LifeStyle & Health

Secure your family’s future through sound estate planning

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The benefits of estate planning and having a valid will are undisputed and go hand in hand.

Structuring your estate in a cost-effective way enables
you to preserve and grow your wealth for the benefit of your heirs, while
having a valid and up-to-date will ensures your estate will be distributed according
to your personal wishes.

Doing this for loved ones will help secure their
future and may spare them many headaches.

“The set-up and needs of every family are unique, and can be complex, so it’s a good idea to speak to an accredited financial adviser who can help you make informed decisions suited to your specific situation,” says Shakira Bodasing, senior legal adviser at Old Mutual. “Most importantly, a financial adviser can give you insight into the cost or tax implications of your various options.”

What needs to be your focus when estate planning?

Bodasing explains there are two main priorities when
it comes to estate planning:

  • The first priority is to make sure you have enough liquid assets (assets that can be easily converted into cash) to pay all your liabilities (outstanding debts and taxes as well as estate duties and executor fees). Options to cover these and other expenses include taking out a life insurance plan, which generally pays out promptly and is not tied up in the estate bank account.
  • Your second priority is to manage and maximise your assets so you can provide your beneficiaries with the financially secure future you envisage for them.
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Can you appoint your own executor in your will?

Yes, in your will you can state who you want to
appoint as the executor of your will. This could be a trusted family member (but
preferably one who is not also a beneficiary) or an attorney.

The role of the executor can be complex, and you need to carefully consider who takes up this role.

Can you nominate guardians for your children in your
will?

Yes, this is another important benefit of having a
will. Drafting a will gives you the opportunity to nominate a guardian (ideally
a trusted relative or friend) to look after your children’s best interests in
case both parents pass away.

“As a parent, knowing your young children will be well
taken care of can provide enormous peace of mind,” says Bodasing.

Ensure that the person you want to nominate fully understands
everything this role entails and is willing and able to take up this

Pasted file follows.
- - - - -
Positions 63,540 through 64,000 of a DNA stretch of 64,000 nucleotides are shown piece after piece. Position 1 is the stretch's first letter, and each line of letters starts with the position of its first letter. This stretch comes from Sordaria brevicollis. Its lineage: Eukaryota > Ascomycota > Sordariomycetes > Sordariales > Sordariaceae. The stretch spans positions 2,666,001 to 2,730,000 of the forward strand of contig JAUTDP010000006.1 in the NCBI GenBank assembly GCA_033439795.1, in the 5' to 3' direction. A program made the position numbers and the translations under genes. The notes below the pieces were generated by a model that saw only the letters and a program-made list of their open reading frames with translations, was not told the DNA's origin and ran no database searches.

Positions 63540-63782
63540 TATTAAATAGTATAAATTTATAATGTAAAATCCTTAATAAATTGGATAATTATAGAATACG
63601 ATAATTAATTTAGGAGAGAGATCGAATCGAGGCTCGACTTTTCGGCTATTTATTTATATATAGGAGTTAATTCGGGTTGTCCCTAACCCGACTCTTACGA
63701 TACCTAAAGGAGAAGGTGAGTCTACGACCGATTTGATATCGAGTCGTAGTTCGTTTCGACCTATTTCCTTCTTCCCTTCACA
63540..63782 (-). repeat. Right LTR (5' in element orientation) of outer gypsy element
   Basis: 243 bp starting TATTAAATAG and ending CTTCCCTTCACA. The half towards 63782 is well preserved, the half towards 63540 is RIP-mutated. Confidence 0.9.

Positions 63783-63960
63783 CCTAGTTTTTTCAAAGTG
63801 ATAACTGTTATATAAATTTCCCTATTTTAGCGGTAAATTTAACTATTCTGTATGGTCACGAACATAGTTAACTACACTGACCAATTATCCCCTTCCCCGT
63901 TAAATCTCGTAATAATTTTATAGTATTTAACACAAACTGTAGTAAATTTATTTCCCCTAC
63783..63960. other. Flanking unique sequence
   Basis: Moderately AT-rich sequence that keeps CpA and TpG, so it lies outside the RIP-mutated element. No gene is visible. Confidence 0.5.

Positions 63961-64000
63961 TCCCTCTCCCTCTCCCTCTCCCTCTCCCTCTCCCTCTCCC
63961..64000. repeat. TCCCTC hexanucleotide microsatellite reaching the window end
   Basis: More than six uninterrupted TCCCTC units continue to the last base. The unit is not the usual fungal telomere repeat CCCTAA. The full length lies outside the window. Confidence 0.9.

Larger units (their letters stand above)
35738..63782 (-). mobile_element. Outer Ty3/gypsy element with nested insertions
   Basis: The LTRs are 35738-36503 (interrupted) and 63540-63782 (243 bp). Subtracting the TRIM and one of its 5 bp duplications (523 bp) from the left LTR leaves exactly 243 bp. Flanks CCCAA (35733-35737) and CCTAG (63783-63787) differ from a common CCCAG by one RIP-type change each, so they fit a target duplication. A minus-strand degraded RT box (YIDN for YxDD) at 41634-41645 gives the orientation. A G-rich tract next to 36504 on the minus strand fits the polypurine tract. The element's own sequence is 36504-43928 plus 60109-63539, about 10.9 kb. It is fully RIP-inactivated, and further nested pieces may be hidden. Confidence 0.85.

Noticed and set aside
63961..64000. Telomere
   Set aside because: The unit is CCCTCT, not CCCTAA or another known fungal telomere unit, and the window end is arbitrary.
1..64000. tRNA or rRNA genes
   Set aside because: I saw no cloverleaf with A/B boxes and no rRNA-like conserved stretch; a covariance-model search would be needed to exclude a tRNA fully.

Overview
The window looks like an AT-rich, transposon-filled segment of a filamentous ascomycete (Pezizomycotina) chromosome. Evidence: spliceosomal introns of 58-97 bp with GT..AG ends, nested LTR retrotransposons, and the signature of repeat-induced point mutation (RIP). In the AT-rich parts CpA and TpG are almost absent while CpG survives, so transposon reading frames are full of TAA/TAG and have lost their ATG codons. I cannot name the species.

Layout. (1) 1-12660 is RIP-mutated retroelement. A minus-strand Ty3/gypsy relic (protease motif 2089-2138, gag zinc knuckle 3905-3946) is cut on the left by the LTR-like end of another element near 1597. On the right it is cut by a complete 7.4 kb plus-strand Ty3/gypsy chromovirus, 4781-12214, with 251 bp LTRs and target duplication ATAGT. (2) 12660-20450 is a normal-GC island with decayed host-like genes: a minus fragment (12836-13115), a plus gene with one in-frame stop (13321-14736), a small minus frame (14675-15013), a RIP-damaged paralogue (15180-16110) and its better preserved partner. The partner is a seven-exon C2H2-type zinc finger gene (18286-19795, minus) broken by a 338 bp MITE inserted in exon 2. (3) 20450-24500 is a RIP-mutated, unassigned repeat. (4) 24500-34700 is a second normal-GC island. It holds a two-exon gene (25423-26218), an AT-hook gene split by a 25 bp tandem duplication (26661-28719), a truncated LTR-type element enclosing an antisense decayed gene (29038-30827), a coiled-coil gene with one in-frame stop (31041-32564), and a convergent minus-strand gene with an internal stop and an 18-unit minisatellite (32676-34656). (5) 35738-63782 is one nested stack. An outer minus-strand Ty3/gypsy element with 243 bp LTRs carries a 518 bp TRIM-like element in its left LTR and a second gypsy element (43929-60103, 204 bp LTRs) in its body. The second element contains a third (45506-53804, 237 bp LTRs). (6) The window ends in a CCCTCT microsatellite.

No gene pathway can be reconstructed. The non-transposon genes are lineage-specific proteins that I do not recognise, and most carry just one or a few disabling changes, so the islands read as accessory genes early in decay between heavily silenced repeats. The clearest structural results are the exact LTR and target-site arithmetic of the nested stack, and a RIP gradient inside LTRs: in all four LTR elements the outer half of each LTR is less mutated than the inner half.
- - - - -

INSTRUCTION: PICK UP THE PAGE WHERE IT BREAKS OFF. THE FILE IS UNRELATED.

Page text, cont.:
responsibility.

Be aware too that if you appoint someone who has no
experience of winding up an estate, the Master of the High Court may request
that they furnish the Master with a bond of security.

You also have the option of setting up a testamentary trust in your will to hold and administer assets on behalf of beneficiaries who are under 18 or physically or mentally challenged.

What happens if you
die without having a valid will?

If you die
‘intestate’, your estate will be administered and wound up according to the
Intestate Succession Act by the Master of the High Court. You will have no say in
the appointment of the executor or guardian, nor will you have a voice in the distribution
of your assets.

Your estate will be divided among your
surviving spouse, children, parents or siblings according to a set formula dictated
by legislation.

Another big
disadvantage of passing away without a valid will is that it can potentially leave your loved ones
without access to your funds for many months, even years, until the estate is
finally wound up.

In short, there are many disadvantages to dying
intestate, and no advantages.

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What does it mean to have testamentary capacity to
write a will?

In terms of South Africa’s laws on
succession, you need to have “testamentary capacity” to draw up or amend your
will. This means you need to be of sound mind and have the mental capacity to
do so.

For this reason it’s a good idea to include your witnesses’
full names and contact details on your will. If your cognitive abilities are later
contested, the court can call on the witnesses to give testimony on the state
of your mind at the time the will was signed.

The court generally assumes that if you are of sound
mind you will not be manipulated by others or sign documents you don’t like or understand.

More useful estate planning tips

  • Check your will regularly and update it whenever you experience a major life change. Having a child or getting married or divorced are likely to affect your choice of beneficiaries, for instance. Financial events like buying a new property or business also need to be reflected in your will.
  • If you want to make significant changes to your will, it is best to draw up a new one. Your new will must include the date and state upfront that it revokes (cancels or renders invalid) all previous wills and codicils. If possible, destroy the old will and its copies.
  • Store the most recent original will safely with your lawyer or bank. Speak to your financial adviser regarding secure options.

For more information or guidance on estate planning and drafting a will, go to www.oldmutual.co.za/personal/solutions/wills-trusts-and-estates/

To speak to a financial adviser call 0860 60 60 60.

Old Mutual Life Assurance Company (SA) Limited is a licensed FSP and Life Insurer. Ts and Cs apply.

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